However, learning that the ‘drop bear’ is in fact a mythical creature intrigued me to look into exactly what I may encounter when exploring the outback of Australia. Here is what I found out…
As a native pommy, the outback of Australia has always frightened me a little bit.
However, learning that the ‘drop bear’ is in fact a mythical creature intrigued me to look into exactly what I may encounter when exploring the outback of Australia.
Here is what I found out…
Possibly the most famous animal in the nation is the Kangaroo. The world’s biggest marsupial can be found across most of Australia. They are known to be quite sociable animals and travel in ‘mobs’ of up to 100. Kangaroos live on mainly leaves, bark, and if they feel a threat will stamp their feet to warn others. Kangaroos’ legs are extremely powerful and when running full pelt can reach speeds of up to 60km per hour. Catch me if you can!
The salt water crocodile – often referred to as ‘the pet of the devil’ – is the most notorious animal of Australia. Thriving mainly in Darwin and its surrounding areas, these powerful creatures can weigh up to 2,500 pounds and have been reported to reach lengths of up to 28.3ft long! It will eat anything that enters its domain; human, cattle, or even tigers. Once its infamous ‘death roll’ has started, it is impossible to escape. Top that with amazing jaw strength and you have one hell of an exciting but dangerous animal.
The Redback Spider
Many an Aussie pub overseas has been named after this well-known arachnid. The ‘redback’ is a venomous but stunningly beautiful spider. Distinctive by the females red markings, they are found all over Australia but most commonly in the ‘dunny’ or outside toilet up north. Their terrific speed makes them hard to catch; however, they are quite common so getting a good snap is possible. Their life span varies depending on the sex; males live for six months whereas females may live up to 3 years. As mentioned before red backs are venomous. If you are bitten, don’t panic. Symptoms normally kick in after about 3 hours and in most cases are not deadly. Unlike the reaction needed for a bite from the funnel web spider, do not place any type of tourniquet round the affected area as this will only increase the pain.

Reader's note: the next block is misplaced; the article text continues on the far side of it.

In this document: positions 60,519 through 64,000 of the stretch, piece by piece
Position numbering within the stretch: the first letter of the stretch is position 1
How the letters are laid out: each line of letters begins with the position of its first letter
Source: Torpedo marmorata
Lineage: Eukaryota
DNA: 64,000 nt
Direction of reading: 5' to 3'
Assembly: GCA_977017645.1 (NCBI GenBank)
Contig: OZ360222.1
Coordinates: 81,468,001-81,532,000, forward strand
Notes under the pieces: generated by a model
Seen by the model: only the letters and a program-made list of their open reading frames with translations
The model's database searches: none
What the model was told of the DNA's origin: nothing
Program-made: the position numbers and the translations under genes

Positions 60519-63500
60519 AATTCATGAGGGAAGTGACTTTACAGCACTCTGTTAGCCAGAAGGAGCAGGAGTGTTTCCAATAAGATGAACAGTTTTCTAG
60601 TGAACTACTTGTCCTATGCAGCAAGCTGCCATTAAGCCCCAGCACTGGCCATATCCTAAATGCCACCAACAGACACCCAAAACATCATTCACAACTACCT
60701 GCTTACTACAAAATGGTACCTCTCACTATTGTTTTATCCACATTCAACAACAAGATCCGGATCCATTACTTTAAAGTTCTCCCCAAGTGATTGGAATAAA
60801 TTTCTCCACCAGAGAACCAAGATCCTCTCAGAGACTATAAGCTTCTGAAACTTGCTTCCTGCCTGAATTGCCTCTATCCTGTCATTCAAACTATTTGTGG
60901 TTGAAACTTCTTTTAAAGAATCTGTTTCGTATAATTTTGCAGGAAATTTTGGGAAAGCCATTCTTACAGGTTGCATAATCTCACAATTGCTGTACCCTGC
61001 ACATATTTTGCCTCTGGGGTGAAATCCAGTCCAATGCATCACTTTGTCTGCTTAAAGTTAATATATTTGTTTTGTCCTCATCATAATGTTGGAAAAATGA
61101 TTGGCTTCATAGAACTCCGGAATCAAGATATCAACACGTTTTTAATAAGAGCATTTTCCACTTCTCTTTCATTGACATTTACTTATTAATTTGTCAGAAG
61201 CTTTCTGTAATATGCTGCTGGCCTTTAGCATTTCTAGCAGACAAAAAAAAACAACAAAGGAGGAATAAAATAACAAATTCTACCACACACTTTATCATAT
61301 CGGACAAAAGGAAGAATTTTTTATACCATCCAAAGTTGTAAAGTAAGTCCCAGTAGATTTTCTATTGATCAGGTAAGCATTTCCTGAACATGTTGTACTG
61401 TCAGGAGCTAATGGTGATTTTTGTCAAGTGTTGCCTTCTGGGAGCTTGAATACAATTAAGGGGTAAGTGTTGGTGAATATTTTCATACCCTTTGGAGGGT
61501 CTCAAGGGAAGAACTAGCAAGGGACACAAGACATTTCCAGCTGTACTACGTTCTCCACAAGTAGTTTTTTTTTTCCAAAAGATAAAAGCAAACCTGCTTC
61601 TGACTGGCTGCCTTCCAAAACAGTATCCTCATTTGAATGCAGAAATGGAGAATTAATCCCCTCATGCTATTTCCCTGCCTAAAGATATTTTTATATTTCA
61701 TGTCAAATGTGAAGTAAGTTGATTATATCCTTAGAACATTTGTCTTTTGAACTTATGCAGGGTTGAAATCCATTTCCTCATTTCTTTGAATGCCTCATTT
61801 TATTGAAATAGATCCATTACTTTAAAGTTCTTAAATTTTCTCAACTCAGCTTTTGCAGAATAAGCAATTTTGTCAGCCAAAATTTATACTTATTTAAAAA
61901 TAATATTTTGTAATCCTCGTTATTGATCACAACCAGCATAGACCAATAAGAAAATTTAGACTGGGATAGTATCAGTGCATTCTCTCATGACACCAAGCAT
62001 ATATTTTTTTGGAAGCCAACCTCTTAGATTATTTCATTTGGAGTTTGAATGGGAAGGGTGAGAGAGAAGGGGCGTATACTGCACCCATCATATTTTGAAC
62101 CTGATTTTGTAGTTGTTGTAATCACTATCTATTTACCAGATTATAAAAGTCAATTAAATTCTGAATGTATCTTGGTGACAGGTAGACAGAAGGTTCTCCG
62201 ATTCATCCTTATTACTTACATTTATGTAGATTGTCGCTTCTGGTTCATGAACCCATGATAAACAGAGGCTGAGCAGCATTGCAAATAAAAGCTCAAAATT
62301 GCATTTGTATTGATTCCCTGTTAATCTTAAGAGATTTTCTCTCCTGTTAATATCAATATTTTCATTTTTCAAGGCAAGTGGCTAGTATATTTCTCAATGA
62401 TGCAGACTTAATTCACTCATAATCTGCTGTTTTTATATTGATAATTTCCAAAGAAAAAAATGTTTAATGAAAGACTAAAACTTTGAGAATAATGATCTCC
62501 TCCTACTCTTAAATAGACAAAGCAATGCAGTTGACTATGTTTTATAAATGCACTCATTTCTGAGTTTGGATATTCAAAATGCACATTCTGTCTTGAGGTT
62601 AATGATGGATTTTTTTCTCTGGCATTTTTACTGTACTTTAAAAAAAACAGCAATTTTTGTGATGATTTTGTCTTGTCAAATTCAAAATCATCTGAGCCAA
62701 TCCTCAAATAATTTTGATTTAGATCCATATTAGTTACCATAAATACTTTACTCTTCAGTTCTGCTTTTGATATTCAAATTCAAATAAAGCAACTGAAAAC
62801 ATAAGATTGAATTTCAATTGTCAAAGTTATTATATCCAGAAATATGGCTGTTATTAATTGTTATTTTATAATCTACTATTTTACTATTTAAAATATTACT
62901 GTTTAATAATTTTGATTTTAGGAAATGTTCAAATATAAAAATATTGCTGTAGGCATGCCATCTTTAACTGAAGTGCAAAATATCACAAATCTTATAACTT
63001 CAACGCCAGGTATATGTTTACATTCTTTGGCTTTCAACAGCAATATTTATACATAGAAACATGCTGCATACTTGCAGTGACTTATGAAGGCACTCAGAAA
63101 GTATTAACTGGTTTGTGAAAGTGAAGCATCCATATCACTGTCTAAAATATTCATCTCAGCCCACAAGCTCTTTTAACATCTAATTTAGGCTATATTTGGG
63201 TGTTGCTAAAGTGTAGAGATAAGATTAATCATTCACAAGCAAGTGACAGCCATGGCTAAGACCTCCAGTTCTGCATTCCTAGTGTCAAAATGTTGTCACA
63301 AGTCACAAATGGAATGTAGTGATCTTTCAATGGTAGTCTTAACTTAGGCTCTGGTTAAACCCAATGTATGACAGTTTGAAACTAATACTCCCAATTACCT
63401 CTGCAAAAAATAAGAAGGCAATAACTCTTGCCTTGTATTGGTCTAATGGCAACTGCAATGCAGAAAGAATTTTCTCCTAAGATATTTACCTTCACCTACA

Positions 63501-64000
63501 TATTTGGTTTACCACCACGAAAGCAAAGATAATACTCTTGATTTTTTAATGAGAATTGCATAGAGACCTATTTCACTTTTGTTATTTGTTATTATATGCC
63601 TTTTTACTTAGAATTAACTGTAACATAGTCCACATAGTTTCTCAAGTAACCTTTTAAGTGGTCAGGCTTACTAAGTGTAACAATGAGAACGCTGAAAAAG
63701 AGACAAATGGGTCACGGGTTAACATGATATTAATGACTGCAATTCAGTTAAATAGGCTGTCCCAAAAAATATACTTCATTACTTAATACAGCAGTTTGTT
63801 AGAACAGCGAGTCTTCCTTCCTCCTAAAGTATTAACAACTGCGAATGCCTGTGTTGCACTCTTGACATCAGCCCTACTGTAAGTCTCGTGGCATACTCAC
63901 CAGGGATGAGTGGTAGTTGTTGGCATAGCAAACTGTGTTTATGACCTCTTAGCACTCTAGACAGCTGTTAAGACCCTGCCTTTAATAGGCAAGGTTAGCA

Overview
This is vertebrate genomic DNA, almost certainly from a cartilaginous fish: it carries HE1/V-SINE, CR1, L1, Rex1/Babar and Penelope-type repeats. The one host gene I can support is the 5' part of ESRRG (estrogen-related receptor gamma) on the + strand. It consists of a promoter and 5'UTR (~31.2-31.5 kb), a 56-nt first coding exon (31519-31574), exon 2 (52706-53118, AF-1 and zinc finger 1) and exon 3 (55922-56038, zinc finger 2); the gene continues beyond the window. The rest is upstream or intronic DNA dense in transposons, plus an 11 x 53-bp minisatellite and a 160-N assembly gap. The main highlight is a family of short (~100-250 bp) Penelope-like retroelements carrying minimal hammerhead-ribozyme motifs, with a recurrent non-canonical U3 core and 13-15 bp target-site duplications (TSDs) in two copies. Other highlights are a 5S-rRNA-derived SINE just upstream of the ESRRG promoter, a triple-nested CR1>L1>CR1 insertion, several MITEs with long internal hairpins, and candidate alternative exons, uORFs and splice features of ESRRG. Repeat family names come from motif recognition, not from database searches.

The Thorny Devil
Menacing in appearance but pretty harmless to humans, this small exciting lizard is mainly found in sand across the plains. Covered from head to toe in small spikes, resembling a very small version of the stegosaurus dinosaur, the thorny devil lives on a diet of ants and can munch up to a thousand a day. Slightly rarer than your standard gecko, they are found in a variety of colours and aren’t that shy from humans so you may even get to pet one!
Major Mitchell Cockatoo
The Major Mitchell cockatoo is one of the most stunning birds in the world. It is light pink with an outstanding red and yellow Mohican stretching all the way across its head. Found nesting mainly in eucalyptus trees, this type of cockatoo gets its name from an army veteran who fell in love with them at first sight and wrote many articles detailing their beauty. Often kept as pets, they do become more aggressive as they get older so keeping them in the wild, much like any other animal is the best idea.
Often found in the Northern territories, the brown snake is the second most venomous on land. It is about 1.5 metres in length and is easily confused with the’ king brown,’ which is much larger. Its colour, although deceptively described as brown, can vary from dark shades of yellow all the way up to grey. Its markings normally consist of red and brown spots on the belly and many have different coloured bands across the top of their head. Known for its speed and aggression, brown snakes are excellent hunters. However, when confronted they will usually try and flee to avoid confrontation, just watch where you are stepping.
Australia has one of the most interesting and biggest varieties of different species of animals in the world. Whilst many are harmful, accident does seem to be easily avoidable. After finding out about what there is to see in the outback, I feel the sooner I get there the better.